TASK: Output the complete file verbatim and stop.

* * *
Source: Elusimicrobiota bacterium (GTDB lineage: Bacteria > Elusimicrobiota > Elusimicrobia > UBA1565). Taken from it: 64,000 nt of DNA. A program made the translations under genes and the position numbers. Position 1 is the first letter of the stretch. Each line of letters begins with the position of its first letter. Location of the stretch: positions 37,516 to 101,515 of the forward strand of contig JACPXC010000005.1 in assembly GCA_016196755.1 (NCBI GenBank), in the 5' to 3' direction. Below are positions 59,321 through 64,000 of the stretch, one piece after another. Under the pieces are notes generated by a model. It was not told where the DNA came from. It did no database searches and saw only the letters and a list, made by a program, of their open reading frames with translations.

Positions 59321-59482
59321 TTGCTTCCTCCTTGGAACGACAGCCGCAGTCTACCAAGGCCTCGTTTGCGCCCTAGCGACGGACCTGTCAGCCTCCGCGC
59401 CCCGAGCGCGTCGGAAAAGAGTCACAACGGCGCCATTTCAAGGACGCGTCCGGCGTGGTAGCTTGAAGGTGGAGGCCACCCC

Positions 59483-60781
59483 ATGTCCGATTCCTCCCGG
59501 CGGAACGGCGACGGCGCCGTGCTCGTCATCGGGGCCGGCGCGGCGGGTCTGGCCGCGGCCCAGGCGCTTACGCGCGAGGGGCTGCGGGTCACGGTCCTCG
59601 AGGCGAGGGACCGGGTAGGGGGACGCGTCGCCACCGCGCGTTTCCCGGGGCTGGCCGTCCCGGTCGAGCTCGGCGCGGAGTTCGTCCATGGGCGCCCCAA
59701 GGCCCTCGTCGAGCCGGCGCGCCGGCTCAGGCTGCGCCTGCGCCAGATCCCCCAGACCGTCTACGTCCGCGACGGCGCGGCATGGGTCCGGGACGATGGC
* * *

Source: Elusimicrobiota bacterium (GTDB lineage: Bacteria > Elusimicrobiota > Elusimicrobia > UBA1565). Taken from it: 64,000 nt of DNA. A program made the translations under genes and the position numbers. Position 1 is the first letter of the stretch. Each line of letters begins with the position of its first letter. Location of the stretch: positions 37,516 to 101,515 of the forward strand of contig JACPXC010000005.1 in assembly GCA_016196755.1 (NCBI GenBank), in the 5' to 3' direction. Below are positions 59,321 through 64,000 of the stretch, one piece after another. Under the pieces are notes generated by a model. It was not told where the DNA came from. It did no database searches and saw only the letters and a list, made by a program, of their open reading frames with translations.

Positions 59321-59482
59321 TTGCTTCCTCCTTGGAACGACAGCCGCAGTCTACCAAGGCCTCGTTTGCGCCCTAGCGACGGACCTGTCAGCCTCCGCGC
59401 CCCGAGCGCGTCGGAAAAGAGTCACAACGGCGCCATTTCAAGGACGCGTCCGGCGTGGTAGCTTGAAGGTGGAGGCCACCCC

Positions 59483-60781
59483 ATGTCCGATTCCTCCCGG
59501 CGGAACGGCGACGGCGCCGTGCTCGTCATCGGGGCCGGCGCGGCGGGTCTGGCCGCGGCCCAGGCGCTTACGCGCGAGGGGCTGCGGGTCACGGTCCTCG
59601 AGGCGAGGGACCGGGTAGGGGGACGCGTCGCCACCGCGCGTTTCCCGGGGCTGGCCGTCCCGGTCGAGCTCGGCGCGGAGTTCGTCCATGGGCGCCCCAA
59701 GGCCCTCGTCGAGCCGGCGCGCCGGCTCAGGCTGCGCCTGCGCCAGATCCCCCAGACCGTCTACGTCCGCGACGGCGCGGCATGGGTCCGGGACGATGGC